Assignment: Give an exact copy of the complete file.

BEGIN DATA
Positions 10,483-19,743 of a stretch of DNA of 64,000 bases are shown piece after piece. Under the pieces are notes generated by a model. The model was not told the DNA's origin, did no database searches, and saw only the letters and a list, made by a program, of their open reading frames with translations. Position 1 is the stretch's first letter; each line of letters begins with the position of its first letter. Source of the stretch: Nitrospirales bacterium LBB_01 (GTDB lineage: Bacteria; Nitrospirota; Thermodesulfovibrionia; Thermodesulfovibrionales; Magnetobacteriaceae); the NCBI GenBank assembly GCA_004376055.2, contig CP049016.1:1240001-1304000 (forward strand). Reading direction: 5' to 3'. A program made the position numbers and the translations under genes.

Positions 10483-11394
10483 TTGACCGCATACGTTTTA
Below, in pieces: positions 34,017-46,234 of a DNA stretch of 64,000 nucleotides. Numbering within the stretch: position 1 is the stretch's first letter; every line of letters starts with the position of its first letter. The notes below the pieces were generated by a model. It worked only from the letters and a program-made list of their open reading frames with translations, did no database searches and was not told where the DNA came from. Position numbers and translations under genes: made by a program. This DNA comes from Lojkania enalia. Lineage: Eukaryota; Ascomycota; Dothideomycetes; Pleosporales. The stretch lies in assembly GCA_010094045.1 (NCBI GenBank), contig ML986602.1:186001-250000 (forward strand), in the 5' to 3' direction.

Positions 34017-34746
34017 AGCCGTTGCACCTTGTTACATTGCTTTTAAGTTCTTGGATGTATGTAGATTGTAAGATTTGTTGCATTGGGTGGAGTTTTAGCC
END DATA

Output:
Positions 10,483-19,743 of a stretch of DNA of 64,000 bases are shown piece after piece. Under the pieces are notes generated by a model. The model was not told the DNA's origin, did no database searches, and saw only the letters and a list, made by a program, of their open reading frames with translations. Position 1 is the stretch's first letter; each line of letters begins with the position of its first letter. Source of the stretch: Nitrospirales bacterium LBB_01 (GTDB lineage: Bacteria; Nitrospirota; Thermodesulfovibrionia; Thermodesulfovibrionales; Magnetobacteriaceae); the NCBI GenBank assembly GCA_004376055.2, contig CP049016.1:1240001-1304000 (forward strand). Reading direction: 5' to 3'. A program made the position numbers and the translations under genes.

Positions 10483-11394
10483 TTGACCGCATACGTTTTA
Below, in pieces: positions 34,017-46,234 of a DNA stretch of 64,000 nucleotides. Numbering within the stretch: position 1 is the stretch's first letter; every line of letters starts with the position of its first letter. The notes below the pieces were generated by a model. It worked only from the letters and a program-made list of their open reading frames with translations, did no database searches and was not told where the DNA came from. Position numbers and translations under genes: made by a program. This DNA comes from Lojkania enalia. Lineage: Eukaryota; Ascomycota; Dothideomycetes; Pleosporales. The stretch lies in assembly GCA_010094045.1 (NCBI GenBank), contig ML986602.1:186001-250000 (forward strand), in the 5' to 3' direction.

Positions 34017-34746
34017 AGCCGTTGCACCTTGTTACATTGCTTTTAAGTTCTTGGATGTATGTAGATTGTAAGATTTGTTGCATTGGGTGGAGTTTTAGCC